Managing family and medical leave laws are complex, which makes compliance difficult. Having sound policies and practices is critical.
Businesses with at least 50 employees must provide up to 12 weeks of unpaid leave a year to eligible workers to treat their own illness, to care for a sick relative or for baby bonding. Employees who work at a location where the business employs at least 50 workers within a 75-mile radius are eligible for leave if they have worked for the employer for at least 12 months and for 1,250 hours during the previous 12-month period. Click here for the full text of the Family and Medical Leave Act.
Human resources experts say it is important to define the 12-month period. Eligible employees may take up to 12 weeks of unpaid leave in a 12-month period — but the 12-month period can be measured as a calendar year, a fixed 12-month period, or as a rolling 12-month period from the date the employee uses any FMLA leave.
Some employers require an employee to be cleared to return to full duty after FMLA leave, which could create a problem. Employers may have an obligation under the Americans with Disabilities Act (ADA) to provide a reasonable accommodation, after a employee’s FMLA leave ends.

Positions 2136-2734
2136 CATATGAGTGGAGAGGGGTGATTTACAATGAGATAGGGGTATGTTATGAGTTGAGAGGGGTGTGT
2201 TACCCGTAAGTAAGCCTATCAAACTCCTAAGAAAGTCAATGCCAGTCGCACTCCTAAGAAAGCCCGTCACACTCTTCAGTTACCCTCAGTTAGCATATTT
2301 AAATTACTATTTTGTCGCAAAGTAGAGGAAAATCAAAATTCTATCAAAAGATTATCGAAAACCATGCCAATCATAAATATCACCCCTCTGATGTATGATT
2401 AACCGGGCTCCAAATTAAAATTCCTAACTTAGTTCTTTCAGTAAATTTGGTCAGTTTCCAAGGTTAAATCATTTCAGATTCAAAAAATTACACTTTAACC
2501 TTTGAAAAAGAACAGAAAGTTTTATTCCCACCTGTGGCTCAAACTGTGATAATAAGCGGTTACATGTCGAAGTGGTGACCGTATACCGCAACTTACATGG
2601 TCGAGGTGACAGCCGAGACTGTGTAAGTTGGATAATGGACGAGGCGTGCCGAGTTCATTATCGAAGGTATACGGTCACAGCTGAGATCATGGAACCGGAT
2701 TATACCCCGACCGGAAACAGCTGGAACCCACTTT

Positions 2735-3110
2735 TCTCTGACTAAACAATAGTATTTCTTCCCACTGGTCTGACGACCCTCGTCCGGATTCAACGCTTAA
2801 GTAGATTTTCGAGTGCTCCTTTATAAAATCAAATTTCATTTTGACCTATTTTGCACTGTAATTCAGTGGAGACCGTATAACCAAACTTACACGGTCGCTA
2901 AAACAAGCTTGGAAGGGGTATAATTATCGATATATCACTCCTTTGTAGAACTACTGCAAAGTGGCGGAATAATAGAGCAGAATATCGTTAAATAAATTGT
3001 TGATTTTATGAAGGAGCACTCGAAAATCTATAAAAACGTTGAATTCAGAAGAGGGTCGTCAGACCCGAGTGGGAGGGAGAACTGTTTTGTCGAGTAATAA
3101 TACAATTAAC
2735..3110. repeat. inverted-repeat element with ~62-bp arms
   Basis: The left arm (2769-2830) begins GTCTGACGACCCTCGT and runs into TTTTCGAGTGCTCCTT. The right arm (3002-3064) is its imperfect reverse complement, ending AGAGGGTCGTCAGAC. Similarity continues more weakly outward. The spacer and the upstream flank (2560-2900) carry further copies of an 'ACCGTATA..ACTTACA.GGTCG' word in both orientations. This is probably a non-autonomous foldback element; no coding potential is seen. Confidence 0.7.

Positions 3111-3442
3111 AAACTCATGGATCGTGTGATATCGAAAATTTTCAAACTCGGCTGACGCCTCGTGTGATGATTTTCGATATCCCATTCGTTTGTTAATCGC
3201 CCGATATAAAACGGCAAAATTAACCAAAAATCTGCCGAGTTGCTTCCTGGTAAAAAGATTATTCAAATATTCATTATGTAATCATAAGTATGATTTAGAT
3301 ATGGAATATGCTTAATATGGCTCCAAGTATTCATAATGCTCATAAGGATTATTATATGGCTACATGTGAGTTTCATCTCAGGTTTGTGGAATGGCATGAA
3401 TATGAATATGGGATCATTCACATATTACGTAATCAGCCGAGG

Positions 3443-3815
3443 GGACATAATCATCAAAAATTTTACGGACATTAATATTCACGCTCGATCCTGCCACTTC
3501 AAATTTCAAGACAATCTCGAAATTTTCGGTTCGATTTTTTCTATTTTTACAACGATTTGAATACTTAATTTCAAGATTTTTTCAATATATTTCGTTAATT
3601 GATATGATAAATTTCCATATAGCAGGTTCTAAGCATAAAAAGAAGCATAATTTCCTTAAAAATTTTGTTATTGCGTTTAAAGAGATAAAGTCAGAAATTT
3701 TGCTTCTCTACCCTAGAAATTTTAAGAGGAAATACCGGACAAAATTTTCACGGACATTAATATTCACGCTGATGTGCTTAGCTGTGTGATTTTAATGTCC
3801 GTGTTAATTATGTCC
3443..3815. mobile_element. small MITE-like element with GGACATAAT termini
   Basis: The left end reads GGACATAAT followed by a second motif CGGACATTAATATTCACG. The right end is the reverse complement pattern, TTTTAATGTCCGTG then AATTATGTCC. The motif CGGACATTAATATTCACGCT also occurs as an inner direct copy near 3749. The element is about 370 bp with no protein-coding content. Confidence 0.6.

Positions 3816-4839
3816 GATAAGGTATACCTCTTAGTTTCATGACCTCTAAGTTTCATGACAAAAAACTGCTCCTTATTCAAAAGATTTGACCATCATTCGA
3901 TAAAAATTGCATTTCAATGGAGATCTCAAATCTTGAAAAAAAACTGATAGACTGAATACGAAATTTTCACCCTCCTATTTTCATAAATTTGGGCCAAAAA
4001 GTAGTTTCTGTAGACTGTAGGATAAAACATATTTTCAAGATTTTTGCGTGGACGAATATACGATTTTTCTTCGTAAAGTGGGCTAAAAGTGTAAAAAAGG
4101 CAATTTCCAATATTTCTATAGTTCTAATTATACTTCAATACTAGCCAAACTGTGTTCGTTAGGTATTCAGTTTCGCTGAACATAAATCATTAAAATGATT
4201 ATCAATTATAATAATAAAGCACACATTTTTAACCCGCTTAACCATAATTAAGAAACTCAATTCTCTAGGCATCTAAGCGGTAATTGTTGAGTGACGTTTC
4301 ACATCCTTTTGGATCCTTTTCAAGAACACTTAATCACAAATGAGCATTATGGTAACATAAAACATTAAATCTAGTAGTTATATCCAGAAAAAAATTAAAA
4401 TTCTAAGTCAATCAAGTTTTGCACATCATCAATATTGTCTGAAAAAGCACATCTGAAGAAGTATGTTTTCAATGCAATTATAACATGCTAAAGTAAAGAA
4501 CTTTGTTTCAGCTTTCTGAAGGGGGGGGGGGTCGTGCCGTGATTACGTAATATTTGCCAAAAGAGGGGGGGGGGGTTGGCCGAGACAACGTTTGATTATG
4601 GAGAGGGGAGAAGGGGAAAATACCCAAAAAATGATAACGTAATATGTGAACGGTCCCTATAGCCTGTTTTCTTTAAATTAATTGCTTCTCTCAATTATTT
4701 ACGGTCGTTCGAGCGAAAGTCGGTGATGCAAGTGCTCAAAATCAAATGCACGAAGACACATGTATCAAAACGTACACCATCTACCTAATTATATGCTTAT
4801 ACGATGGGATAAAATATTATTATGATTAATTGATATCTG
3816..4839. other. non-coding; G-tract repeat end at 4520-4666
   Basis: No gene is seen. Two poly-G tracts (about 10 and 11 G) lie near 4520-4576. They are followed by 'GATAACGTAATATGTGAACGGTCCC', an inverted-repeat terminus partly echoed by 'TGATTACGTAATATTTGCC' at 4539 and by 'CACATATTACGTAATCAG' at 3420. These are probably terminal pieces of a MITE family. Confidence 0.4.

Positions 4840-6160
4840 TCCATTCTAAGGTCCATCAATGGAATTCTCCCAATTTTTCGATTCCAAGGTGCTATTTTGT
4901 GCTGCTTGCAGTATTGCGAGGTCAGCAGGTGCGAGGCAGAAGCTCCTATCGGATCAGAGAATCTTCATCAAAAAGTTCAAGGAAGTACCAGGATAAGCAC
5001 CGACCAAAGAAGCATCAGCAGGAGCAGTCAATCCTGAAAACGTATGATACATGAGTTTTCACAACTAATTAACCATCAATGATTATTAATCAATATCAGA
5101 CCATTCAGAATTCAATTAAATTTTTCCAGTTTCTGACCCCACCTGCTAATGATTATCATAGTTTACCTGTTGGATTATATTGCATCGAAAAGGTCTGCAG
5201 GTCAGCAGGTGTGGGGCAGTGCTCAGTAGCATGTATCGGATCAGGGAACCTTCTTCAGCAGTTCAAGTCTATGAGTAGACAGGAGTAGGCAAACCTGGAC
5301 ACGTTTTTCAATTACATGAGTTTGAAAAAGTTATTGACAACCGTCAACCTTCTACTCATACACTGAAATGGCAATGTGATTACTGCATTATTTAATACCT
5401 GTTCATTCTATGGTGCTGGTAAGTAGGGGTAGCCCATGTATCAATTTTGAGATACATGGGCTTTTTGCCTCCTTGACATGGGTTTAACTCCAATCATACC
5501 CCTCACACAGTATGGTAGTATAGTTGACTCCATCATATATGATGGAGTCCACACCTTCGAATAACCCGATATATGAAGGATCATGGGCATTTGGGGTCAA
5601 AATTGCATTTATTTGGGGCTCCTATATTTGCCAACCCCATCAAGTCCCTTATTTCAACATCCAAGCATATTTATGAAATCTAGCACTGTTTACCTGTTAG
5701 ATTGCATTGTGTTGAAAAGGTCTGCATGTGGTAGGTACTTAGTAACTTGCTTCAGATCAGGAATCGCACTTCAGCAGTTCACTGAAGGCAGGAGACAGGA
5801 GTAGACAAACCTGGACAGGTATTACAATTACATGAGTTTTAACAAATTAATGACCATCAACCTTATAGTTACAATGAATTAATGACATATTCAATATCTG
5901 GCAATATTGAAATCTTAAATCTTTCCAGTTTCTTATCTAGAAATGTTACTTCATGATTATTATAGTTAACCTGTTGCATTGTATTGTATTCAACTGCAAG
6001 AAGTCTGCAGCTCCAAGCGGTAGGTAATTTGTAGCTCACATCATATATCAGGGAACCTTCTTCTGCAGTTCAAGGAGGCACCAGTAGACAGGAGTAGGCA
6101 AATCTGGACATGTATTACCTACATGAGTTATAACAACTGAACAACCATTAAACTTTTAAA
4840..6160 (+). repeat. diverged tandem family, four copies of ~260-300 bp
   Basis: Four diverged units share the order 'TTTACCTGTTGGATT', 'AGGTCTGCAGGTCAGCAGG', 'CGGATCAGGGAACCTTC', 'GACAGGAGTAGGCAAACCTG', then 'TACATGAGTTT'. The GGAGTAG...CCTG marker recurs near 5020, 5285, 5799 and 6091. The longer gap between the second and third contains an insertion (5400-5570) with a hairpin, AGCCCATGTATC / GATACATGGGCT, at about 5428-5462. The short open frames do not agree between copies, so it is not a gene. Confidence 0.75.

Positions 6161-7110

Employers should also look at whether employees are eligible for additional leave as a potential accommodation under the ADA.
Some states have additional and/or more stringent family and medical leave laws, including California, Connecticut, Hawaii, Maine, Minnesota, New Jersey, Oregon, Rhode Island, Vermont, Washington and Wisconsin, according to the Department of Labor. Washington, DC also has its own family and medical leave laws.
Some state laws expand the amount of leave that may be taken or add to the definition of covered